U.S.-based Google+ users spent a meager 3.3 minutes on the site in January, actually a decline from December when users of Google's social networking service logged only 4.8 minutes, based on ComScore figures. According to a Wall Street Journal report, Google chief executive Larry Page has spun the numbers quite differently, saying Google's attempt to compete with Facebook has "become a robust competitor in the social networking space, with 90 million users registering since its June launch."
The Wall Street Journal adds:
It turns out Google+ is a virtual ghost town compared with the site of rival Facebook Inc., which is preparing for a massive initial public offering. New data from research firm comScore Inc. shows that Google+ users are signing up—but then not doing much there.
Visitors using personal computers spent an average of about three minutes a month on Google+ between last September and January, versus six to seven hours on Facebook each month over the same period, according to comScore, which didn't have data on mobile usage.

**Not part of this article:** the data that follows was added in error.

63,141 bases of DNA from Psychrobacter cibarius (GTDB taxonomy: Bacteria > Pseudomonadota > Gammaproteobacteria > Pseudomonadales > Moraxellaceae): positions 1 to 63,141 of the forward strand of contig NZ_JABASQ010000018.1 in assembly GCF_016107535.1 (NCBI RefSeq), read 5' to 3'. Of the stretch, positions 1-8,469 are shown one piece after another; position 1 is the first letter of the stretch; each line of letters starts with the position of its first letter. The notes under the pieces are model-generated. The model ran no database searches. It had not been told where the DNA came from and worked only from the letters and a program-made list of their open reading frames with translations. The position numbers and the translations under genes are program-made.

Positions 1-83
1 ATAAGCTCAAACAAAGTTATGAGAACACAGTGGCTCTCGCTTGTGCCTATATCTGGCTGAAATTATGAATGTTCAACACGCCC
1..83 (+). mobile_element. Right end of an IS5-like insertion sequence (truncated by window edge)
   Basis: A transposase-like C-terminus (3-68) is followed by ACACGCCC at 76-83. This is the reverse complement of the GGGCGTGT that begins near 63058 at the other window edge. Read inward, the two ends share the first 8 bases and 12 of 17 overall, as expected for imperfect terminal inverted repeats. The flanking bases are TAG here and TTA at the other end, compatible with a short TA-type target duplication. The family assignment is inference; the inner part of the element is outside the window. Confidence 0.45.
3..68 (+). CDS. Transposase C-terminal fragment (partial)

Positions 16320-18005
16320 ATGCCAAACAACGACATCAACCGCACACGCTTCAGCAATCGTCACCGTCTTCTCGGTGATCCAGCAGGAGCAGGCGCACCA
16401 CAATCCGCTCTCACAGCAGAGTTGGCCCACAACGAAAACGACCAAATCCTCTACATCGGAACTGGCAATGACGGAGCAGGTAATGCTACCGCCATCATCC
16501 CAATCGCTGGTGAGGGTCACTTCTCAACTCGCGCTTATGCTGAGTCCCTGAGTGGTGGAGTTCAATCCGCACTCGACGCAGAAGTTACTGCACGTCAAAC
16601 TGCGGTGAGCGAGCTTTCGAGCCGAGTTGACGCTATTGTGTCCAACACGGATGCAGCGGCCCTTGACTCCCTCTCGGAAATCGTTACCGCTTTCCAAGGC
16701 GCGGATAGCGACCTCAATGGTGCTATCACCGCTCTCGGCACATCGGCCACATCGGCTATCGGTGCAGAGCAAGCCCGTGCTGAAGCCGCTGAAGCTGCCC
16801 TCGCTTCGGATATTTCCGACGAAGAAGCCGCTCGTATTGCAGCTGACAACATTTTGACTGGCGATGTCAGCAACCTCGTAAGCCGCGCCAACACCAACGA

The amount of time spent on each is beyond comparison. The volume of Google+ users is also driven by Google's requirement that new accounts sign up for Google+. So millions of new users are added that probably never use the service, lowering the average time spent on the site.
Nevertheless, Google vice president of product management Bradley Horowitz said, "we're growing by every metric we care about," while a Google spokeswoman said ComScore's data is "dramatically lower" than Google's internal data.
That sounds like a combination of fuzzy math and denial.